Thursday, August 25, 2011

Kicking the Funk Out

After a frustrating couple weeks being in over my head with work, projects, and that craziness that is the wrapping up of summer, I had a day where I felt like a normal person.  Can I just tell you about my great day, and then get back to putting up all my backlogged blogs I've run completely behind on?

It seemed just like any other day- work, running errands, heading to the gym to get in a bit of climbing.  But oh no, this was not going to be any day of climbing for me.  This was the day I turned a corner, and saw a glimpse of my climbing future.

You see, I've been climbing for about two and a half years now.  During some of my darkest days of soul searching, I fell into the world of climbing and my life was forever changed.  Here was a world where everyday problems dissolved as soon as my hands hit the wall.

When you climb, the problems in front of you involve figuring out how to maneuver, how to get over the roadblocks in your head, how to get to the top.  And then you do it.  You realize that your back taxes and difficult relationships, your career hurdles, your empty fridge, and your high maintenance cat are totally insignificant, because you got over this wall.  It's pretty neat.

Literal metaphors aside, I've been climbing steadily for the past two years, without improvement.  I've sat back, initially to nurse a torn tendon from a bad fall, but it's become a total mind block.  Something had changed.  My fear of heights came back, and I've been one foot out the door, run-out-of-steam exhausted after an hour when I would have just been warmed up during those first magical months of climbing.  I had all but decided I was never going to improve, that the fearless climbing hunger had waned, and that it was more important for me to have a longer, if less impressive climbing career than a short and amped one.

Today, something changed.  I was prepared for my usual repeat of the same routes I can always do, and the same failed half-hearted attempts at the ones just beyond my reach during my slotted hour of enthusiasm.  Instead, I started slow.  I sat longer.  I watched other climbers.  It was that perfect quiet afternoon in the boulder room, where you don't have to wait for the routes you want, and you can sit on the floor without blocking routes.  A few others were attempting the same routes, taking turns working out the problems and giving each other tips on how to hit the moves.  These were routes I never thought of attempting, but as we watched each other and made suggestions, I realized it was one of the first moments I felt a sense of community at the climbing gym.  Which is what I'd immediately felt at my old stomping grounds in New York when I was a fledgling climber.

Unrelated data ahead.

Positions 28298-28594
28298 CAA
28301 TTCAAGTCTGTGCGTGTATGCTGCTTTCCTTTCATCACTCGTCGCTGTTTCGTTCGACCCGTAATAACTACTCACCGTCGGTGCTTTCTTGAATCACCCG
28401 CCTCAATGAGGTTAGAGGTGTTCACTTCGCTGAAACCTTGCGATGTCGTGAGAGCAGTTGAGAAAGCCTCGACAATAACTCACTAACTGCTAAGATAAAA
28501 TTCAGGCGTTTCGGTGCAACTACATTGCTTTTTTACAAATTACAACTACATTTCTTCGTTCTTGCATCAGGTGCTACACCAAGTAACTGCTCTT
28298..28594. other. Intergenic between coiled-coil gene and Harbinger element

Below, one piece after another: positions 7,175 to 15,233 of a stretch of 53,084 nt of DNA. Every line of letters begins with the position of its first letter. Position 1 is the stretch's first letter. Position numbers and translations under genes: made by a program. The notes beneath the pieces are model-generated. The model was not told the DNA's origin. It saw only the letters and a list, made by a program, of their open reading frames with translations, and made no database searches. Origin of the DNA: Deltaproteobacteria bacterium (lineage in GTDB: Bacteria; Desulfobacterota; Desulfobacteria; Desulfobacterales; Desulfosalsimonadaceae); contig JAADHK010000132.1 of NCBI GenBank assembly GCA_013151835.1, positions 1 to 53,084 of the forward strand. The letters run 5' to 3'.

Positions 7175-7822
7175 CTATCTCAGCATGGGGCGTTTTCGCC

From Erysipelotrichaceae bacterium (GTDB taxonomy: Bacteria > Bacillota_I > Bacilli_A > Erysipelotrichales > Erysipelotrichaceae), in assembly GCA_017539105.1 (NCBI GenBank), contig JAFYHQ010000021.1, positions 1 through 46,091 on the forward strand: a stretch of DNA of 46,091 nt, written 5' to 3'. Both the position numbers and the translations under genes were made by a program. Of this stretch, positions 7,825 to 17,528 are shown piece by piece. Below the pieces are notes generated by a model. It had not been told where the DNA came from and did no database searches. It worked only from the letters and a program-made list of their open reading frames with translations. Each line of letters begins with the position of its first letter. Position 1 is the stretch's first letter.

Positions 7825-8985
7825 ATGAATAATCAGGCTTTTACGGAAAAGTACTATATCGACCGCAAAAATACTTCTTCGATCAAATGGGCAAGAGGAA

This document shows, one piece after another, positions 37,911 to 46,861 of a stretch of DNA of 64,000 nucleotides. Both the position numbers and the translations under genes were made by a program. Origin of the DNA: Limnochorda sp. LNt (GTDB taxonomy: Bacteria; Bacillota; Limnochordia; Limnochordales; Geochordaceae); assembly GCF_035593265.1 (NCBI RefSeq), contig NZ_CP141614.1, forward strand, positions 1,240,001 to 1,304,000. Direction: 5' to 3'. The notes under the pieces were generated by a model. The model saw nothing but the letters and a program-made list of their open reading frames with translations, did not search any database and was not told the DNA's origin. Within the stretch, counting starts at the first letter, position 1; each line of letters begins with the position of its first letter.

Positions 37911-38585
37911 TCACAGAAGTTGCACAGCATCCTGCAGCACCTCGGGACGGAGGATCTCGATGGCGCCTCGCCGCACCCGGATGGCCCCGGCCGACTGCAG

Two of the burliest dudes began attempting a hairy V4.  It was technical, balancey, and all on an awkward, slight overhang.  Oh, and it involved a major dyno move of lunging up to the final hold, about 3 feet above the one before.  In walked a little girl, who couldn't have weighed more than a sack of potatoes.  She watched the guys quietly, then walked up to the wall and scooted up that v4 like it was climbing up a ladder.  She didn't even need to use the dyno move, because she mantled off the two walls to get to the top.

She's usually climbing most of the days that I'm there- apparently she's been climbing since she was two and just competed at a national competition.  She lead climbs, dangling like a spider from the tallest walls in the top-roping room.  (Leading is waaaay more difficult, and you have to clip the rope into carabiners as you go up, instead of held by a bolt at the top of the route.)

"Awesome," I told her when she came down from the V4.  I tried not to gush.  I listened to her advise on a couple other problems, then she demoed a few routes for me that had been giving me problems.

"I always get stuck here," I said about a tricky roof.


"I don't know what to do with my feet."

"Why?  You just do it."

That seemed to be her response to everything.  When I told her I couldn't finish one because it made my fear of heights kick in, she said why, just do it.  It was like Socrates combined with a 2-year-old.  But she did have a point.

And that was how I finally got onto, and climbed, three V1s.  Maybe I had been too obsessed with getting all the 0s first, or that I just didn't believe I was good enough.  There's a point where even if you are in shape, you can't get any further without the right technique.  But with your head in the right place, and with a 10-year-old climbing prodigy barking orders at you, you can definitely push yourself to the limit.

Are my arms feeling it?  You bet.  But it's the best pain in the world.

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